High housing prices in Denver have demanded greater creativity and ingenuity from developers. And so, Denver’s first micro apartments were born.Photo courtesy of NicholsPartnership.com
Opening just a few weeks ago on September 3, Turntable Studios offer everything renters need, in about 350 square feet.
Once an old hotel, the repurposed downtown apartments overlook the city, offering renters with the ideal Denver view at affordable prices. The studios are committed to rent that is under $1,000/month, excluding their larger 664 and 850 square feet places, which are higher in rent.
The Turntable Studio website introduces the new apartments with a hip, retro vibe, catering to the 20s and 30s primarily interested in the apartments.
“The year was 1967. The Rolling Stones appeared on the Ed Sullivan show, The Beatles released “Magical Mystery Tour,” and near downtown Denver, a cylindrical hotel was built in the fashionable modernist style. Fast-foward 48 years, and the former hotel finds itself starting a new revolution: the first micro-apartments in Colorado,” the website reads.
Nichols Partnership, Inc. is a development company with a high value for “adaptive re-uses of existing buildings,” and the Turntable Studios fit perfectly. Dan Schuetz, project manager at Nichols, was the developer for the micro-apartments.
“We’re filling a critical need for modern design and affordability,” Schuetz said in an article in the Denver Business Journal.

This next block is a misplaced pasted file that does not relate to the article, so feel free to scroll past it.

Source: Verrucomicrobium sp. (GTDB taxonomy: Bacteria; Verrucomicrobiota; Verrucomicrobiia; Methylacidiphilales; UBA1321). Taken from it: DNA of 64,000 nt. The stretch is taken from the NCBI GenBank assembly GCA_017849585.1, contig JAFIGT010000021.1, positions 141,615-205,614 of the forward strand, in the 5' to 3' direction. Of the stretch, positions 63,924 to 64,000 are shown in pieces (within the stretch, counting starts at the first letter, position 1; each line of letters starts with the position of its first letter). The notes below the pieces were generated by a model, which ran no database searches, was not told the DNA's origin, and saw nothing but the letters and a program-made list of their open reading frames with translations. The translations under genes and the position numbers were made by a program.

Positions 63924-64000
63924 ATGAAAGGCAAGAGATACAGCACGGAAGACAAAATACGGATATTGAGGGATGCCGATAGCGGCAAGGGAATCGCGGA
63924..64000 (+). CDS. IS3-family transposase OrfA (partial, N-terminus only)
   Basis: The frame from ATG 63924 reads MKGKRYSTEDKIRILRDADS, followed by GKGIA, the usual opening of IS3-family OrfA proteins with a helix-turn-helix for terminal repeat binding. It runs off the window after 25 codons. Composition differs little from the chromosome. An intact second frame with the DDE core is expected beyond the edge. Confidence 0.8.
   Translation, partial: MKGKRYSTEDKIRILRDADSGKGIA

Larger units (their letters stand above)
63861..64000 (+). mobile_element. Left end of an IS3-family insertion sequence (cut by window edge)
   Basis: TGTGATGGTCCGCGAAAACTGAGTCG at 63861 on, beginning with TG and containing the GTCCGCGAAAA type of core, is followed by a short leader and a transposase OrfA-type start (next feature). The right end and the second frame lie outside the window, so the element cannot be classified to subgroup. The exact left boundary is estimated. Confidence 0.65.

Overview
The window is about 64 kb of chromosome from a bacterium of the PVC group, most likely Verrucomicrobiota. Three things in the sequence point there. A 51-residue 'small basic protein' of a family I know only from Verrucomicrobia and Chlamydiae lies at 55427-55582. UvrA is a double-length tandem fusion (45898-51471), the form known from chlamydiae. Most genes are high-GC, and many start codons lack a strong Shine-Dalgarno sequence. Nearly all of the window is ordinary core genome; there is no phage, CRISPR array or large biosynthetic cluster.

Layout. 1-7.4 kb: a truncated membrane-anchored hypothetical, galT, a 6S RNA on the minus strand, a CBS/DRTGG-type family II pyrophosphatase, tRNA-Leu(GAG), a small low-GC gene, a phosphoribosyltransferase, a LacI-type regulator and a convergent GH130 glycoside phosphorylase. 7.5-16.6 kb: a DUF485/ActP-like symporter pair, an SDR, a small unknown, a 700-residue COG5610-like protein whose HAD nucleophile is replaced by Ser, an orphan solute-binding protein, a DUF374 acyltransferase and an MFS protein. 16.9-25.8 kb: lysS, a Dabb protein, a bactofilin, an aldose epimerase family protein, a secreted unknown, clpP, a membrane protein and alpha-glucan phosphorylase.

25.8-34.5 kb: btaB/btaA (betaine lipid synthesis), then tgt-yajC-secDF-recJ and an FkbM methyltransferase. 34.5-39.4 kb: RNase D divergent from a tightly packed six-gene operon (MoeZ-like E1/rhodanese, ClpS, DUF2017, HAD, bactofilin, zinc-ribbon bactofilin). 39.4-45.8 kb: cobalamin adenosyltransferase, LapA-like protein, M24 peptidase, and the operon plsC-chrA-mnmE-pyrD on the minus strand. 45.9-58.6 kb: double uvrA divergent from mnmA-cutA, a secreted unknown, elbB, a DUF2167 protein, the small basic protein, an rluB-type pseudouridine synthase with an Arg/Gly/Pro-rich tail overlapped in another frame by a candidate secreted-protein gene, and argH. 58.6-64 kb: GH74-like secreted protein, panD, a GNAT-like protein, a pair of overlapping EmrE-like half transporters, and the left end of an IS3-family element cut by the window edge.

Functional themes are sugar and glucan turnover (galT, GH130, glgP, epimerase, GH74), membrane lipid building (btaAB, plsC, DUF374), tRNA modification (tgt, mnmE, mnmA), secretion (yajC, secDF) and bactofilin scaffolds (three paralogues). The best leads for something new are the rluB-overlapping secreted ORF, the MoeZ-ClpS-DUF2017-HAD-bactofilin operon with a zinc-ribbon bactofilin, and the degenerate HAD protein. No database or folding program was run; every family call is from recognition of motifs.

The apartments utilize space with the utmost efficiency. Built-in storage gives each redesigned apartment more space than the square footage implies. The brand-new kitchenettes include a refrigerator and dishwasher, convection microwave oven and hotplates. Large windows fill the apartments with natural light, giving the illusion of more room. Juliet balconies also increase the living space.
Principal at JG Johnson Architecture, Tobias Strohe, believes the apartments to be a success. “The developer was willing to think outside the box to find a solution. We hope to see this example spark a trend in saving old buildings from demolition, even if it might often be easier to start over and the structures may not be considered historic assets. It’s an economical and more sustainable approach and we think we have proven the viability here.”
JG Johnson Architecture did the design for Turntable Studios. The designers and contractors found the project to be impressively collaborative, which they believe contributed to its success.
Nichols Partnership, Inc. recognizes the need for more affordable, yet still modern and aesthetic, housing in growing Denver. Turntable Studios may be the first of many micro-apartments, following trends begun in cities like New York.
The newly opened apartments are already nearly filled with residents who signed leases months ago. The small apartments are a big hit.
Source: NICHOLS PARTNERSHIP – TURNTABLE STUDIOS